You’ve probably already noticed that both of my girls tend to be just a bit theatrical. Their make-believe play is not just straightforward Everyone Is Happy And Life Is Peachy. No, the characters they create – for themselves, for their Barbies – are always facing some terrible predicament… Someone is gravely ill. Their house is falling apart so they have to move to a mansion. Their clothing has been reduced to rags (I mean this in literally; they tear old clothes into rags and toss them about for effect). Their parents have been murdered or died years ago or have mysteriously gone missing (why are there always no parents?).
I listen and I can’t help but chuckle because, as a kid, I, too, leaned just a bit toward the melodramatic (this is a shock, I know). If a story involved a tragedy, being poor, or orphans (seriously, orphans were awesome), I was entranced. One of my favorite books was The Five Little Peppers and How They Grew, a tale of the five turn-of-the-20th-century Pepper children who grew up in ridiculous poverty with only their mother around (except she wasn’t really around, either, because she had to be off as a seamstress or something to try and make a meager living to support her five littler Peppers).
I didn’t just love reading about the Five Little Peppers… I wanted to BE the Five Little Peppers. Or, at least, to live like them. I would have traded all of the delicious Betty Crocker Stir ‘n Frost cake mixes (please tell me that you remember these) that my mom made for our special occasions for just one Pepper cake that was cobbled together with flour, water, an egg, and a handful of raisins.
Today, while attempting to tidy the basement (“attempt” is key here), I came across some childhood papers of mine, including this gem of an illustration from when I was in fourth grade:
You understand now why I’m not an art teacher.
Although I don’t remember this particular drawing, I definitely remember this type of drawing. Please note that the children are wearing clothes that are too small, riddled with holes and patches. Everyone is filthy (that’s dirt, not smallpox). The black-haired child is obviously on death’s door. The girl holding the sick child? That’s not her mother, silly; that’s her sister – they have no parents.
This was not a drawing of a family to be pitied. This was the family I wanted to join. There was probably a raisin cake baking just around the corner.
In addition to physical and illustrated theatrics, both Ella and Annie manage to slip rather dramatic proclamations into their writing as well. Annie is currently writing a story where the main characters (young girls; again, no parents) are fighting for their lives. It’s a chapter story that she fully expects will be hardbound when it’s done. I’ll keep you posted.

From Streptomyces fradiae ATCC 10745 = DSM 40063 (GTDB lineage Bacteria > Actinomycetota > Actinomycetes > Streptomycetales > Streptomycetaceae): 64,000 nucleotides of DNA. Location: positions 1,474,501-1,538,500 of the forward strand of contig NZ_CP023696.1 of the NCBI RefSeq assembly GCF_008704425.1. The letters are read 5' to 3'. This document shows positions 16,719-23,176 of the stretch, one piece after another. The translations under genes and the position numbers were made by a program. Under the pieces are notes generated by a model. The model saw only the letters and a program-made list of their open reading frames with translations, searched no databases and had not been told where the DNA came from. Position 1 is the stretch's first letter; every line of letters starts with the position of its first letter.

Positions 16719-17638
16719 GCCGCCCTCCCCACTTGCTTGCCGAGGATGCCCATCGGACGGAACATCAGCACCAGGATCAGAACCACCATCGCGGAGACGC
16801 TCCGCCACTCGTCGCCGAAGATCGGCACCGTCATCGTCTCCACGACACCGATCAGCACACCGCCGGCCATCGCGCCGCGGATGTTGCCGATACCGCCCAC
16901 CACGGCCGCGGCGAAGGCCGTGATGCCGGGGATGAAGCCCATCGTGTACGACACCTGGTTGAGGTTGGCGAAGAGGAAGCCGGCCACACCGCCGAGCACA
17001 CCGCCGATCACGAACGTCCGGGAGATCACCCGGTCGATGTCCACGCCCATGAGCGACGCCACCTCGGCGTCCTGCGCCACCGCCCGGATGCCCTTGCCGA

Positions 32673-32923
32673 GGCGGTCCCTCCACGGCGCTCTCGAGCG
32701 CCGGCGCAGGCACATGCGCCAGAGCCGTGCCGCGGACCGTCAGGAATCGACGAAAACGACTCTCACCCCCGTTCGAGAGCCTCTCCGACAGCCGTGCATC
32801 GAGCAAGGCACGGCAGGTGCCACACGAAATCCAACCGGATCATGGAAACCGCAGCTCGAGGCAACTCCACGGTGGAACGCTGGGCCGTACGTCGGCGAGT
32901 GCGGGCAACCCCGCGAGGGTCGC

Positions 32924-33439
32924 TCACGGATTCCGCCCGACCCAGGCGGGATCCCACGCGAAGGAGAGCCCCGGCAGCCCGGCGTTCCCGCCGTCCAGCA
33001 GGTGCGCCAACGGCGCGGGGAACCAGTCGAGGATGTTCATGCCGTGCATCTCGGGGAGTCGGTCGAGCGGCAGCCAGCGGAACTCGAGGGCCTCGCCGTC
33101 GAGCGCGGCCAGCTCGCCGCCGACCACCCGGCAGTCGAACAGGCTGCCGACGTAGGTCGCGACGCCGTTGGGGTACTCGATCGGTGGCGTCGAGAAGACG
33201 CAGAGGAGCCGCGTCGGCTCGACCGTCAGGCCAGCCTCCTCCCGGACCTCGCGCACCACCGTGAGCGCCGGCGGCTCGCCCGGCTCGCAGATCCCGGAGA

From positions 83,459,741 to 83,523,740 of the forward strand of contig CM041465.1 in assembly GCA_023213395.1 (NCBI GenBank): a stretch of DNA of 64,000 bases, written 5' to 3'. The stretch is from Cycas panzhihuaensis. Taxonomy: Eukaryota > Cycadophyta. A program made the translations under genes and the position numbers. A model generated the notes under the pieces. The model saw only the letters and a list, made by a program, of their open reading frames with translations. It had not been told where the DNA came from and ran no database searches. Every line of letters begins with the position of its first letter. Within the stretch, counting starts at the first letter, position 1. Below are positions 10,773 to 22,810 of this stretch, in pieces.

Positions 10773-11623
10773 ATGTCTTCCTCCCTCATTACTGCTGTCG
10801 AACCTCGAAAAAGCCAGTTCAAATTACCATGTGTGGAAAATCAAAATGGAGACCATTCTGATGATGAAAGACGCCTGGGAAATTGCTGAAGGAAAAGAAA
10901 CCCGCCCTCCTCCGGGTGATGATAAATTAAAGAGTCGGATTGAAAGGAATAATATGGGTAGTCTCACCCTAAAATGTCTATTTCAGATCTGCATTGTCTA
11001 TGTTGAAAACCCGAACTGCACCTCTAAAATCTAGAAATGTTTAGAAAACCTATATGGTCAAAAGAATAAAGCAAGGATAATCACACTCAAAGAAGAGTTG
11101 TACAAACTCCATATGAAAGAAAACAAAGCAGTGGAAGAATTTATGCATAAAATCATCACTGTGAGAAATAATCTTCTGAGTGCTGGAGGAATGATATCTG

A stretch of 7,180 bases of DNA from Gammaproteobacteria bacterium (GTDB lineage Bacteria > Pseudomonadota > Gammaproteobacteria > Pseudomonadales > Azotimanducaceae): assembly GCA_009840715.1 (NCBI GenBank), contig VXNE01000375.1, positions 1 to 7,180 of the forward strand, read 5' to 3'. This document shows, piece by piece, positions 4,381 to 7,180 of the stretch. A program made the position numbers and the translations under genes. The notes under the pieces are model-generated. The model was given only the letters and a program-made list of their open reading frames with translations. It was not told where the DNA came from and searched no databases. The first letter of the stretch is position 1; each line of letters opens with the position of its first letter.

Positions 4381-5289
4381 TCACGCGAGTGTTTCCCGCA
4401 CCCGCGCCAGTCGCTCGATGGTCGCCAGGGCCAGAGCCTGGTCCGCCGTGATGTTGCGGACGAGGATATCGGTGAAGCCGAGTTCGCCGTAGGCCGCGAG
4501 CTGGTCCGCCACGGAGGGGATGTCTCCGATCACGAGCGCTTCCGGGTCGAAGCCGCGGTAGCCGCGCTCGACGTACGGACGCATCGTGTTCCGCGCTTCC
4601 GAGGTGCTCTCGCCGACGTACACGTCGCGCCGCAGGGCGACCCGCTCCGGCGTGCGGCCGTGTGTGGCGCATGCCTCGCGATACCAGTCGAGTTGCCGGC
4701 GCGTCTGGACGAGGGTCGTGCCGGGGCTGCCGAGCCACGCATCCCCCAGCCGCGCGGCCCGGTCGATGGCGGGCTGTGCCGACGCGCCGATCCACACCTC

Ella tends to use save most of her drama for when she’s a) writing about Harry Potter (duh), b) trying to convince us to get her something that she absolutely must have, or c) woefully proclaiming how difficult her life is. She especially likes to write us little notes that make sweeping, absurdly melodramatic generalizations (“I think maybe I’ll never have another friend again because everyone in this house hates me”) accompanied by spots for us to fill in the blanks (“Can we please get a pet chinchilla? Write your answer here”) or “Circle Yes or No” to let her know that we’ve actually read what she’s written.
I’ve been saving most of these pleading missives because, for one, I think they’re hilarious; for another, I think that Ella might get a kick out of them in the future; and also, I want to remind myself that these seemed “dramatic” when she’s calling us from college at four a.m., drunk, declaring that she will never love again. What I didn’t realize was that maybe I was saving them because they’re awfully… familiar…
To wit, a note that was tucked away inside the same Emily: Fourth Grade folder in which I found my Pepper family drawing:
Can’t read it? Oh, please. Allow me:
“READ ME 1st!
DEAR Mom + Dad,
On this note DO NOT write back! I wanted to say that tonight I was thinking of all the fun times we’ve had lately, but I couldn’t because we haven’t had any.
(ed. note: OMG THAT SENTENCE IS ONE OF THE BEST THINGS I’VE EVER WRITTEN)
No more playing baseball, riding bikes (for Dad). No more sitting on laps just cuddling (for Mom). Am I getting to (sic) old? I hope not. So since it’s close to Christmas time, let’s try to get together more.
OK NOT OK
Please circle one of these and bring the note back to my room.
I hope you had a good time tonight.
(I assume they went out for dinner? Also, passive aggressive much?)
P.s. I LOVE YOU!
TURN OVER -> “
READ ME 2nd!
P.P.S I really missed you tonight + last night.
BRING THIS NOT(e) BACK TO MY ROOM TO (sic).
IF YOU CAN READ THIS NOTE CIRCLE YES. IF NOT CIRCLE NO.
(ed note: omg, the second best thing I’ve ever written)
I LOVE YOU
GOOD NIGHT. SLEP TIGH (I assume this meant “sleep tight”?)
I love you
You love me right?
You’ll note that my mom or dad indicated that, yes, they could read the note, but did not respond to the “You love me, right?” question. VERY CURIOUS.
I can only assume that my mother saved this note for the same reason I’m saving Ella’s: because she laughed her ass off when she read it, and because she thought perhaps one day I would, too.
She was right. I almost hurt myself over these.
And also: apparently the apple doesn’t fall far from the tree. Maybe I’ll humor Ella the next time she writes us such dramatic notes and be sure not to giggle when she can see me. I’ll also be sure to actually circle “YES” when asked “YOU LOVE ME, RIGHT?” because, come on Mom and Dad, can’t a girl get a little love around here??